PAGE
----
The thing is, I would very much doubt that any but a few of those with whom I had had the above described interchange would acknowledge any manner of homophobia and would quickly point to how friendly they are with their wife’s hairdresser, or how helpful the interior designer was when they purchased their new home. In a less politically correct age, I recall a friend in college describing these as, his words, ‘fag jobs’. Perhaps no one says this anymore, or perhaps not as much, but the notion of this, trust me, is yet pervasive and something with which most people in the LGBT community war on a sadly not infrequent basis. Although not expressed with such offensively overt precision, it is apparent that someone in the boardroom or the business community wonders in at least mild frustration and puzzlement why it is that Keith and I don’t know our proper place is behind the cosmetics counter at Macy’s. In this context, ‘uppity’ would be applied not just to a person of color.

It might just be that I’ve been worn down to accept the status quo, but perhaps there is a bit more societal freedom for Keith and me. Although we’ve been together for over four decades, and only able to file joint tax returns and claim social security survivors benefits for the last 8, it has to be acknowledged in lines that only too briefly describe a calamity that much of the tolerance we experience now cost many thousands of lives. HIV/AIDS is rapidly becoming a footnote even in the LGBT community but for Keith and me, who’ve lived to tell the tale what we saw and experienced in the suffering of so many people we thought would be friends for the rest of our lives is almost impossible to describe. What I can say is that we have very few gay peers- gay men of our own age and experience- as a majority of them died in the 80’s and 90’s. A very many of them, with very little in the way of established networks of support even in big cities, found it necessary to return to their childhood homes to die. The tragedy of HIV/AIDS brought a forced recognition of the gayness of someone’s son, grandson, brother, nephew or best friend back to a community they had left seeking tolerance and understanding somewhere else. What had been easy for the family left behind to generally ignore now had to be acknowledged.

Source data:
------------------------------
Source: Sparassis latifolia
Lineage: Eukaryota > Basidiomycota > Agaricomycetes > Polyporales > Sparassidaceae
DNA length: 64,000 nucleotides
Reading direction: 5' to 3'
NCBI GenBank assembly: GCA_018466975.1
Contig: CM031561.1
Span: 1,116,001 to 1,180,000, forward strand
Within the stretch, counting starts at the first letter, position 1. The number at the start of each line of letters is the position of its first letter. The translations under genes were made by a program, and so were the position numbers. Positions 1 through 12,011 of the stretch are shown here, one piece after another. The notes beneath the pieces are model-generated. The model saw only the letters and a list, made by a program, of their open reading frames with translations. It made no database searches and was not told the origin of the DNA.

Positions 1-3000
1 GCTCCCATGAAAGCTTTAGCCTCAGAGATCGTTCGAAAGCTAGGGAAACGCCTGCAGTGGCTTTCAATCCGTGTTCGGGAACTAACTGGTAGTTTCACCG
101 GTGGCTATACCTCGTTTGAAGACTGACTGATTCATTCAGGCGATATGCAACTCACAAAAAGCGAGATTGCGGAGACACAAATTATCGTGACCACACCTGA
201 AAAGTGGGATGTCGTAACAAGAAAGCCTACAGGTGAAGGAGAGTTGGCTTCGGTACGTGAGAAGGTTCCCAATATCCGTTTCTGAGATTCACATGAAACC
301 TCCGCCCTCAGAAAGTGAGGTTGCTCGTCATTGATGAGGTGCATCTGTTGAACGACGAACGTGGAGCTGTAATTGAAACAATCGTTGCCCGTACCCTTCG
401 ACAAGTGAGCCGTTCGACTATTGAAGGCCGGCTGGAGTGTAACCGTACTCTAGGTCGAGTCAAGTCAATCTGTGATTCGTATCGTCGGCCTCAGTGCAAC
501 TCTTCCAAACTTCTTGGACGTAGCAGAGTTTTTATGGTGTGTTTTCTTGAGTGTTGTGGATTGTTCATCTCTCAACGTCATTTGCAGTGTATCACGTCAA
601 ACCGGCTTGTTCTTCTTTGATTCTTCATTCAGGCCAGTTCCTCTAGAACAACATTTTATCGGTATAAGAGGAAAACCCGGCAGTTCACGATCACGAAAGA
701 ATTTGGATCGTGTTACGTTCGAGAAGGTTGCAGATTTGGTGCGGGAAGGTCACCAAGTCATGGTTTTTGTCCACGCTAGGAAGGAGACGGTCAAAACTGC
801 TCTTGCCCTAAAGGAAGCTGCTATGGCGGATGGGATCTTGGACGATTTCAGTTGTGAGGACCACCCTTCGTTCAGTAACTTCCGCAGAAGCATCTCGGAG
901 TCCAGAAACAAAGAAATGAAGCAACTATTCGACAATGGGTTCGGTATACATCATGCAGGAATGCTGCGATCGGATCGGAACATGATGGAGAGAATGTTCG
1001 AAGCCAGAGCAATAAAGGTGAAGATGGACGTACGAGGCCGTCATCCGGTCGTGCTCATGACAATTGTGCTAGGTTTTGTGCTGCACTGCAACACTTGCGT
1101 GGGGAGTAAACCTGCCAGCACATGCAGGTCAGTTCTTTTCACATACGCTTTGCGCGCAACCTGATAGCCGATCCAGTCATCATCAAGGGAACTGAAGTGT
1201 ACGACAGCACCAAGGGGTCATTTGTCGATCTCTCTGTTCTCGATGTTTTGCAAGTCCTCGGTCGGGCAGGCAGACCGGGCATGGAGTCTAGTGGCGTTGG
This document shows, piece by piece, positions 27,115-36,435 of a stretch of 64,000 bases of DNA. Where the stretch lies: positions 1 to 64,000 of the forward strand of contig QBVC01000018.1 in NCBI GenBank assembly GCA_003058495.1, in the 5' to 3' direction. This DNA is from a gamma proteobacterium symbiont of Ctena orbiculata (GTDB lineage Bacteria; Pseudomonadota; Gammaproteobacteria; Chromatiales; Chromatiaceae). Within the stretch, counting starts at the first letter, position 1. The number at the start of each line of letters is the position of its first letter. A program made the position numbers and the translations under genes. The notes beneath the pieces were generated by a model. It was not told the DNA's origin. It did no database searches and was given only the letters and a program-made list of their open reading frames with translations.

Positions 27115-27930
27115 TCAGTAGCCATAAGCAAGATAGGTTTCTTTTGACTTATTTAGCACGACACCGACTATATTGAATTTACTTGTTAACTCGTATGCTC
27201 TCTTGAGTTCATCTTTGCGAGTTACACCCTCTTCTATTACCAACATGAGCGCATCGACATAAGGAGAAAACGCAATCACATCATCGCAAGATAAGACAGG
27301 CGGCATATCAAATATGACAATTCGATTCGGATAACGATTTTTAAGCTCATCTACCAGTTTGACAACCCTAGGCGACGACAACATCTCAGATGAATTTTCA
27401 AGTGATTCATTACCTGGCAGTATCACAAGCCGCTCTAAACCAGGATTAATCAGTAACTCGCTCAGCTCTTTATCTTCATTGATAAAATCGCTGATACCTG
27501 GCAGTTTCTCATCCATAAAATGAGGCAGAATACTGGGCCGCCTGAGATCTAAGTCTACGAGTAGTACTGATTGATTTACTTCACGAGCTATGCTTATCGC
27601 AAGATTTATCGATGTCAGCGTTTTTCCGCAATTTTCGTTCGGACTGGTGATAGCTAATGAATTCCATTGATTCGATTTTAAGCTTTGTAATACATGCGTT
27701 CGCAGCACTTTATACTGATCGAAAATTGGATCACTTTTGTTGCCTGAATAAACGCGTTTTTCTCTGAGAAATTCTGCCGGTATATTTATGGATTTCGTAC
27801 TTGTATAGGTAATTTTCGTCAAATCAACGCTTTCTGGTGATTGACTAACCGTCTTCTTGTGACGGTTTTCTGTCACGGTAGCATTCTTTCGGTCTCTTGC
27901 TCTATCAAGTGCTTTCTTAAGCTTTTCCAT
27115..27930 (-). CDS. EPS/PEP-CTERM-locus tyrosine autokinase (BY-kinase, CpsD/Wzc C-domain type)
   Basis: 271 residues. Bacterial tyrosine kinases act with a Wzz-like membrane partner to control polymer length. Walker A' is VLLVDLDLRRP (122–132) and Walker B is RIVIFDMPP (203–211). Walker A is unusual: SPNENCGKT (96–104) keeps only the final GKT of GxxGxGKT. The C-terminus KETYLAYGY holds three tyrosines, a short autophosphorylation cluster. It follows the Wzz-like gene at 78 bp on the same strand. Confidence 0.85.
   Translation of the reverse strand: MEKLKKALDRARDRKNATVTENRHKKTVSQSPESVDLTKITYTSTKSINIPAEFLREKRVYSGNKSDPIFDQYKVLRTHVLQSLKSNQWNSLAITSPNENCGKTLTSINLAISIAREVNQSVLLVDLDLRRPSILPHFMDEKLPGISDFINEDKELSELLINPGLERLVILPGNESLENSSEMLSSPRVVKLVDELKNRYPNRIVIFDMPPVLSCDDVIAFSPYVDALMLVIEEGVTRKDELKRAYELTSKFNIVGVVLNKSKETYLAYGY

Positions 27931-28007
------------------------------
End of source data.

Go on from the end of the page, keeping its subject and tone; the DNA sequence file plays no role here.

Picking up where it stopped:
I maintain that the tragic way in which the larger world had to come to grips with the LGBT community did at long last bring some legal recognition, if not societal redress. Cold comfort, of course, for those whose lives were forever rent with the loss of friends, loved ones or family members.

But Keith and I are together and happy with one another. Although older, though, I can’t say either of us is precisely mellowed with age, or at least I hope not. As I wrote in the first paragraph, this blog post is penned so that not just my gentle readers but also my own good self does not become complacent. Gay liberation, gay freedom, and now gay pride are empty expressions unless accompanied by an ongoing and sustained effort that may be as simple as wearing a flag pin, flying a rainbow flag or posting one on social media- or my favorite, making sure that anyone with whom I have had a word or two of conversation knows I am in a relationship with Keith McCullar. The pride flag may fly this month, but the effort to confront and overcome must be a daily and conscious task for any and all gay men, and all members of the LGBT community.



Chappell & McCullar

The finest English antiques and Continental European antiques, Mid-Century Modern, and Contemporary furniture